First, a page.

Are Smart Meters Good Value?

Over time the cost of the Smart Meter roll-out have been going up, and the benefits have varied.

In September 2019 the Department for Business, Energy & Industrial Strategy (BEIS) said that the latest costs were £13.480bn, with benefits of £19.457bn, giving a net benefit of £5.977bn.

In 2016 the Department for Business, Energy & Industrial Strategy (BEIS) said that the latest costs were £11.0bn, with benefits of £16.7bn, giving a net benefit of £5.7bn.

In 2014 the UK Public Accounts Committee (PAC) said that the costs were £10.9bn, with benefits of £17.1bn, giving a net benefit of £6.2bn.

In 2011 the National Audit Office (NAO) said that the costs were £11.3bn, with benefits of £18.6bn, giving a net benefit of £7.3bn.

The Latest View of Costs

The latest view of costs (September 2019) £13,480M breaks down as follows:

Smart Metering Costs 2019

Cost Item Value %
Meters & IHDs £2,201M 16%
Installation £3,208M 24%
Communication hubs £1,420M 11%
Operation of Meters £666M 5%
DCC Related Costs £2,900M 22%
Suppliers' and other participants' system costs £1,001M 9%
Other costs £1,170M 9%
Projected Future Costs £192M 1%

Suppliers will recover this cost from customers over a number of years. The maximum added to bills was £11 in 2018. After that year the benefits gradually increase and by 2034 the average bill is reduced by £36.

The Latest View of Benefits

The latest view of benefits (September 2019) £19,457M breaks down as follows:

Smart Metering Benefits 2019

Benefit Area Value %
Customer Benefits £7,623M 39%
Supplier Benefits £8,071M 41%
Demand Shifting Benefits £1,363M 7%
Network Benefits £374M 2%
Carbon and Air Quality Benefits £2,026M 10%

What are these benefits and how will they be realised?
The most relevant item to customers is the Customer Benefits through energy savings. These savings come from customers reducing their demand because they can see on their IHD the amount of energy that they and their appliances use.

Here is an explanation for each benefit figure:

Benefit Explanation
Customer Benefits With near real-time information on energy use and costs, customers are expected to make energy savings through enhanced energy efficiency behaviour.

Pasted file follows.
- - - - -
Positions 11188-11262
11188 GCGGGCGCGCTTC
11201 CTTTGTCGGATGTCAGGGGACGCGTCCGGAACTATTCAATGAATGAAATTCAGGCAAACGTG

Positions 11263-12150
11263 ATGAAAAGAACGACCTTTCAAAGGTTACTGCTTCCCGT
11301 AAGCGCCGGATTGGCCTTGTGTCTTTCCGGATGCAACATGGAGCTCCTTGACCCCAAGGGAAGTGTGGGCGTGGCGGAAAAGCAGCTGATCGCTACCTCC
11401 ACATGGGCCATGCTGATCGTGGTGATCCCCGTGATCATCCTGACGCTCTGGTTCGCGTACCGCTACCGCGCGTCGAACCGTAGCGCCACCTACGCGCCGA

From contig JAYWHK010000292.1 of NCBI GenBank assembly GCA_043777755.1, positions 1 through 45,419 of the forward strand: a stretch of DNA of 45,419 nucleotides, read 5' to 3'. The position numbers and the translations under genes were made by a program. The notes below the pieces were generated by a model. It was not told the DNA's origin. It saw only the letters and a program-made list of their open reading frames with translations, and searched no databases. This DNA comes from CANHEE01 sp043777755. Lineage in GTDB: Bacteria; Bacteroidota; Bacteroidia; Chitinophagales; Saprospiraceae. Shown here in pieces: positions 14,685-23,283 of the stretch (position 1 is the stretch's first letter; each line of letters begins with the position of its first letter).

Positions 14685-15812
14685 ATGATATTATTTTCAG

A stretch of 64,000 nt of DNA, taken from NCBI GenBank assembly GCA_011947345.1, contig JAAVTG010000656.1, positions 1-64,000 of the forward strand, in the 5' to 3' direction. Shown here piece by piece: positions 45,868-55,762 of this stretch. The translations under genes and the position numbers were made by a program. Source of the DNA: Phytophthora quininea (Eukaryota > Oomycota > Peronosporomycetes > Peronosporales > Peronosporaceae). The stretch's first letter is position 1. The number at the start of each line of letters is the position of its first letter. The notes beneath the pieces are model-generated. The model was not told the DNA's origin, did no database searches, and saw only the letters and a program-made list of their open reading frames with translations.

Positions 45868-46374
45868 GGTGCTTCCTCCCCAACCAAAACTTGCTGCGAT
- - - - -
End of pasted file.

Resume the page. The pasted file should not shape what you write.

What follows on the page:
To put it another way, as customers see and understand the cost of running different appliances they will seek ways to reduce those costs through either reducing the time something is used, taking up time of use tariffs or using more energy efficient appliances.
Supplier Benefits Suppliers can make a range of operational cost savings :
  • They remove the need for site visits to collect meter readings and are expected to reduce suppliers’ call centre traffic, with fewer queries about estimated bills.
  • Smart meters are expected to make the customer switching process cheaper and simpler, thanks to accurate billing and more streamlined interaction between involved parties through on demand meter readings at the point of switching.
  • Suppliers should see improved theft detection and debt management.
  • Customers will also be able to avoid proactively the accumulation of debt, through access to and consideration of accurate, near real-time energy information.
Network Benefits Network operators will be able to improve electricity outage management and resolve any network failures more efficiently once a critical mass of smart meters has been rolled out; and they will be able to realise further savings from more targeted and informed investment decisions.
Demand Shifting Benefits By enabling time of use (TOU) tariffs which tend to shift a proportion of electricity generation to cheaper off-peak times, smart meters are also expected to generate savings both in terms of distribution as well as generation capacity investment.
Carbon and Air Quality benefits This reduction in energy use also brings with it a reduction of carbon emissions and an improved air quality.

Trading off the costs and benefits together there is a net benefit of £6bn resulting in lower energy bills for customers. Residential customers should have seen their average dual-fuel bill reduce by £36 in 2034.

Predicted Customer Benefits

The 2019 Benefits Case for domestic customers assumed all customers would achieve some reduction in energy use, split as follows:

  • 33% of customers - Achieve a higher level of energy reduction:
    • 3.0% for electricity (credit and prepayment)
    • 2.2% for gas credit and 0.5% for gas prepayment.